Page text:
His current day job is lead instructor for Cuts DJ Academy in Kearny Mesa. He teaches a curriculum in music production, a kids music camp for ages 10 through 17, and a DJ certification program for ages 18 and over. Students learn how to DJ for a certain amount of time, and when they get good enough, they’re enrolled in a job placement program that gets them in front of audiences. “Once graduated, we push them into the job field so they can start earning money as a DJ. I remember learning how to be a DJ, there was never an outlet to be a DJ. You could be a DJ and have nowhere to spin. It’s a good thing to have a DJ academy to send the graduates to work when they finish. That gives them incentive and something to look forward to.” (They also offer DJ Date Night, where couples can come together and learn how to work the turntables together.)

Another upcoming effort is a collaboration with R&B performer Kayla Ramos on project they call Butterflies. Symphony would also like to get involved with rock music; he says that he wants to work with local tribute act Fleetwood Max sometime in the future. “I go to a lot of venues and like to watch rock bands. I’m heavy into drums and live rock bands. ‘Dago got a lot of undiscovered good talent. Since I’m here now, I might as well share my knowledge with as many people as possible. My brain is loaded with information. I’ve seen things nobody will ever see. Why not teach and share some of the knowledge before I leave this Earth?”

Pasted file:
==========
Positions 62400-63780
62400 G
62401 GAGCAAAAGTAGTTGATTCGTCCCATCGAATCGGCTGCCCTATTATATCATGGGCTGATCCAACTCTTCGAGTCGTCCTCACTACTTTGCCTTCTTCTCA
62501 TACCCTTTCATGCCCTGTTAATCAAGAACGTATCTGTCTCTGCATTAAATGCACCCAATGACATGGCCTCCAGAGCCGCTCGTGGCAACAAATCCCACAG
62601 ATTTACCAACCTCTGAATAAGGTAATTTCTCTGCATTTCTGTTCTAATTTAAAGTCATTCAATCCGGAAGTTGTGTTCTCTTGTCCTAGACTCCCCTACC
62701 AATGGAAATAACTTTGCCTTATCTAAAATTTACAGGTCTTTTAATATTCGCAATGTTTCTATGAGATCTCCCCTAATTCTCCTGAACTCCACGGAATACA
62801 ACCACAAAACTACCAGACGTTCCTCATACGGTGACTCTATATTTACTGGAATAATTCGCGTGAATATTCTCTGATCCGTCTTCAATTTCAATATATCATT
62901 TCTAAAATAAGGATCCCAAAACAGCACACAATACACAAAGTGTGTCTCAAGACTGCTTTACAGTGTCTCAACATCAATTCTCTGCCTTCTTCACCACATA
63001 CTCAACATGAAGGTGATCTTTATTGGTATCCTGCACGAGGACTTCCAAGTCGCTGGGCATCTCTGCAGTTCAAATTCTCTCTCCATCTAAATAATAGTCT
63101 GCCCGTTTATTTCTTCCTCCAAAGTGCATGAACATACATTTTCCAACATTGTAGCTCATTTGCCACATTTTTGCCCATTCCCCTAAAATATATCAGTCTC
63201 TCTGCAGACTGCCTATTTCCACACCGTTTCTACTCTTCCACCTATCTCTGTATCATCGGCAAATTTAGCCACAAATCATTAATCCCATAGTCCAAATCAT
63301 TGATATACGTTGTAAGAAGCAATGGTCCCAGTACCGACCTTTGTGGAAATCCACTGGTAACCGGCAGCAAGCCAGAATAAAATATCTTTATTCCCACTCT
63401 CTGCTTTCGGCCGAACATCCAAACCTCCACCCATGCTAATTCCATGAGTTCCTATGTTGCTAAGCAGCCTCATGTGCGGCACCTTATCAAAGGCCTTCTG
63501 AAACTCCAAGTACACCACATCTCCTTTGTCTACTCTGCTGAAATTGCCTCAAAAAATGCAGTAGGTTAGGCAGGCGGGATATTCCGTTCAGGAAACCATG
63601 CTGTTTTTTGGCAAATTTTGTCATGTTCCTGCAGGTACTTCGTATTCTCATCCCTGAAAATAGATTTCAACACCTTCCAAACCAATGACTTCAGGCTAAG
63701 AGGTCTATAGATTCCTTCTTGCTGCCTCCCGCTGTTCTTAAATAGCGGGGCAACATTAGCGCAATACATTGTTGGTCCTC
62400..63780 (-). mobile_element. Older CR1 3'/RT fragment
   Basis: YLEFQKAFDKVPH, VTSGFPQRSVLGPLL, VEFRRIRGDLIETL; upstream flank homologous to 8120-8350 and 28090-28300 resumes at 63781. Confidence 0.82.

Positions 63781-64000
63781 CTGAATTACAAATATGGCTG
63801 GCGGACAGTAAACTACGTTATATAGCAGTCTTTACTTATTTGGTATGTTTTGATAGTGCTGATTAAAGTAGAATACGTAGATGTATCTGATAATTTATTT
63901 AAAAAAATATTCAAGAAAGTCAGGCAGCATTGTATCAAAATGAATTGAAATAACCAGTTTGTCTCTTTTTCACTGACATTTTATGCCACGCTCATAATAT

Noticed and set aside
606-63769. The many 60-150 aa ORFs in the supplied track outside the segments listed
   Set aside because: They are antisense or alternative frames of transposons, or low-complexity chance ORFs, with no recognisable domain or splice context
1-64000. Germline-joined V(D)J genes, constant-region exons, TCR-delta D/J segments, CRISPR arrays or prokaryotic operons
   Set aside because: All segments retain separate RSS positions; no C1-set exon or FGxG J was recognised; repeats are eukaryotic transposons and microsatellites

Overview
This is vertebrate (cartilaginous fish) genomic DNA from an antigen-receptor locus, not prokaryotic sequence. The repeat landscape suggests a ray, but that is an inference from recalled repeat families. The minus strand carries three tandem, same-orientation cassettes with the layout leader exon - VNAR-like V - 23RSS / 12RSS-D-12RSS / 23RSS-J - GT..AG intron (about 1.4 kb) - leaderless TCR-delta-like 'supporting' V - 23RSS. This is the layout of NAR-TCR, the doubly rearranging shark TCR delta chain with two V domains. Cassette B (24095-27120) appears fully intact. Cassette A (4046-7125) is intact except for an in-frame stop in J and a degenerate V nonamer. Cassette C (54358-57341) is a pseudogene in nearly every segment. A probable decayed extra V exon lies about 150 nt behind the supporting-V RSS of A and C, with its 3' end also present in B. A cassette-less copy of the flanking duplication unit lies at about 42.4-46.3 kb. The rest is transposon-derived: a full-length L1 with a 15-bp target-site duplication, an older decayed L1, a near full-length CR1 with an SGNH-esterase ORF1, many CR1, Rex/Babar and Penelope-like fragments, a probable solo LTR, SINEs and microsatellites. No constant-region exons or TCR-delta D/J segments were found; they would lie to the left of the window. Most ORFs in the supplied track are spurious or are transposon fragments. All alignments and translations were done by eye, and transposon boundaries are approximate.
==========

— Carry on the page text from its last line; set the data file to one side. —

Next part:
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DJ Symphony made his mark; now he’s looking to share his skills.
DJ Symphony made his mark; now he’s looking to share his skills.

DJ Symphony, official DJ for GZA of Wu-Tang Clan, was born in New Jersey and raised in New York City, but now calls San Diego home. He became a DJ at nine, “many years ago, almost four decades, just about thirty-eight years. I wasn’t good at anything. I tried every sport: baseball, football, and even boxing. I hated school and wasn’t good at math.” His late brother DJ Kashief, who taught Symphony how to DJ for his rap group, passed away in September 2000. “I was just too young to be a part of it, so my mom made them give me the role of the DJ. Without turntables, because we were poor.” He had to pretend to DJ without equipment, until his mother bought him a cheap deck.

DJ Symphony has been playing with members from Wu-Tang Clan for close to twenty years. “Back in those days, it wasn’t like it is now, about instant gratification. You had to be really doing something.” He’d already been a DJ mixer for an overnight radio show at 102.5 KSFM in Sacramento, as well as DJing for Raz-B and B2K. Wu-Tang co-founder Raekwon was the first to sign him. “I was with Rae for many years. Then from Raekwon, I went to Ghostface Killah. From there, it was with Rae and Ghostface Killah. Then I was doing Wu legend tours with Cappadonna, GZA, Rae, Ghost, and Method Man.”